The 25th anniversary version of Blade Runner comes to Baltimore's Senator Theatre next Friday. Tagged as The Final Cut, this is supposed to be the absolutely, positively, this-time-we-really-mean-it, definitive version of Ridley Scott's 1982 film.
Let's hope so.
Nothing against Blade Runner, which is a fascinating film, the happy result of a visionary director (Scott) being let loose on the work of a startlingly hallucinatory writer (Philip K. Dick, who wrote the source material, Do Androids Dream of Electric Sheep?). But do we really need another version of the film?
This marks at least the third version to make it into theaters, and it appears to be the seventh version made available to audiences (including a version censored for broadcast television).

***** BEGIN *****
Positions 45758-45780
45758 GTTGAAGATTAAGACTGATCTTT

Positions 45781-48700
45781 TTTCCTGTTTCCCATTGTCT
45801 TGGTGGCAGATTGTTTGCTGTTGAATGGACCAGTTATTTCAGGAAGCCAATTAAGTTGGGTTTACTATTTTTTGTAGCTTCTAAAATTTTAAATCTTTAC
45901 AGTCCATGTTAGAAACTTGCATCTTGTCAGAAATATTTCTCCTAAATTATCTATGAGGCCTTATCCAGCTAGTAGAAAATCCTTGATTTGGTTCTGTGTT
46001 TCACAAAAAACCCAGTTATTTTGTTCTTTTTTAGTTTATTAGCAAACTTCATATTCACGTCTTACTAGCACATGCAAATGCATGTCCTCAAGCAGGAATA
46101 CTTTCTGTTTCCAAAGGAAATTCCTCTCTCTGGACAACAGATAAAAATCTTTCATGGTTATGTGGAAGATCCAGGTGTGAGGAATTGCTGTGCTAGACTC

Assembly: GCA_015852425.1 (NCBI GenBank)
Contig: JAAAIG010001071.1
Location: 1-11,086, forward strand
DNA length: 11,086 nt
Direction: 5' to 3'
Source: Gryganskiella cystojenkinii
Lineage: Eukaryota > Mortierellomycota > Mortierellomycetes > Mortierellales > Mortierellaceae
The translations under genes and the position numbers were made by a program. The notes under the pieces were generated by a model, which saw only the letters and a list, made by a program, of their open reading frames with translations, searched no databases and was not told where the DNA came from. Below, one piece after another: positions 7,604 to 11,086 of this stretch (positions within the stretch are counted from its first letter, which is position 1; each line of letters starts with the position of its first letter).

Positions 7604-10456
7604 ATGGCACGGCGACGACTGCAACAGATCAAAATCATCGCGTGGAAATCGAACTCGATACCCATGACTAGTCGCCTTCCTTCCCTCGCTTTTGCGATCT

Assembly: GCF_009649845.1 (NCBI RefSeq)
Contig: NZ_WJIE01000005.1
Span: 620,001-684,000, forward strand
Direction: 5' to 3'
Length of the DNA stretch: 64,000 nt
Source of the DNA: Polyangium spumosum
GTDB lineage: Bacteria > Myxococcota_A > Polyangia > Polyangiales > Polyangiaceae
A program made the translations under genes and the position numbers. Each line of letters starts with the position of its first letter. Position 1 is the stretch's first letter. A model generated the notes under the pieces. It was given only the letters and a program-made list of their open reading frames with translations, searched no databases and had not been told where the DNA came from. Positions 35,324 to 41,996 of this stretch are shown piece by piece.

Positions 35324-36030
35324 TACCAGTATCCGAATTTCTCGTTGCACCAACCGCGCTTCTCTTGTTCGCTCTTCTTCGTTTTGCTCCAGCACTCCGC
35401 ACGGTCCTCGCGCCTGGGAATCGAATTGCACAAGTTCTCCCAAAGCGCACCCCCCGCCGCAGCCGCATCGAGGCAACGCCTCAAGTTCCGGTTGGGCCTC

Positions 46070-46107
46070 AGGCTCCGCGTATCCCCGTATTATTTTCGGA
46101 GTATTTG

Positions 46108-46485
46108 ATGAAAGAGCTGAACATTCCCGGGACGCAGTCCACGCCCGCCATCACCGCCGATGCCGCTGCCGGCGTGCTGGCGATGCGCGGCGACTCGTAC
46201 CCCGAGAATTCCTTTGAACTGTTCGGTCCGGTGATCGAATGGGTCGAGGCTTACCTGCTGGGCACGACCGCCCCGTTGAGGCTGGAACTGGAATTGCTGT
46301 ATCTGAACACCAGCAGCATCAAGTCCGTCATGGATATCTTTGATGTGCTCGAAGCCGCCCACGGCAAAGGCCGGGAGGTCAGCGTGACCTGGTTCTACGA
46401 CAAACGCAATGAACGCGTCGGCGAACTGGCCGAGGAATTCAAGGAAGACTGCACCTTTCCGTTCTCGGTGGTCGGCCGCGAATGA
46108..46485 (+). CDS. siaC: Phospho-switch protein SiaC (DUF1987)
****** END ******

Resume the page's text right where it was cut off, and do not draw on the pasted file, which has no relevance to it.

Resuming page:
True, it's nice that Scott's pure vision for the film will finally be realized (at least, one assumes this Final Cut reflects everything he ever hoped the film would be). But tinkering with a film after its initial release is not always a good thing. For every movie like James Cameron's The Abyss, which was really much better after scenes cut from the theatrical version were put back in, there are two like Cameron's Aliens, which in its expanded version just feels longer and slower. (Let's not even talk about Francis Ford Coppola's Apocalypse Now or William Friedkin's The Exorcist, which were done no favors by the theatrical releases of their director's cuts.)
I'm all for bringing back classic, visionary films to play at theaters like the Senator. But do they have to be recut to make that possible?